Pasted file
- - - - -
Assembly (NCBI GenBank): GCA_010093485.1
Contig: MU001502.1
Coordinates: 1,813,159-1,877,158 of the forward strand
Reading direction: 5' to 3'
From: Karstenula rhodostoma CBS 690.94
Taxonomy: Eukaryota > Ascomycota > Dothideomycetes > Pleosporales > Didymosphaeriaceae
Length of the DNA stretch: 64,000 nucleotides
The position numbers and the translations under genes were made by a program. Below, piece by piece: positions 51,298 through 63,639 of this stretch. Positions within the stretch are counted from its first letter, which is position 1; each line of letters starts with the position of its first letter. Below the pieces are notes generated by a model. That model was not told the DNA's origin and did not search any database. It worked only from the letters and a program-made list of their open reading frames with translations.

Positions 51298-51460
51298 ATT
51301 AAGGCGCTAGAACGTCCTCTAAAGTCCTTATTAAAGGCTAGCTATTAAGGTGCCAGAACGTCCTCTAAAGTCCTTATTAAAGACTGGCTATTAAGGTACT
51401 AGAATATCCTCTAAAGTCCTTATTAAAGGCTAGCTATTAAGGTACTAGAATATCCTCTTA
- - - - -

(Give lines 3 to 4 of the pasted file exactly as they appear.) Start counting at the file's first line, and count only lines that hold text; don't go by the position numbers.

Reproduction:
Coordinates: 1,813,159-1,877,158 of the forward strand
Reading direction: 5' to 3'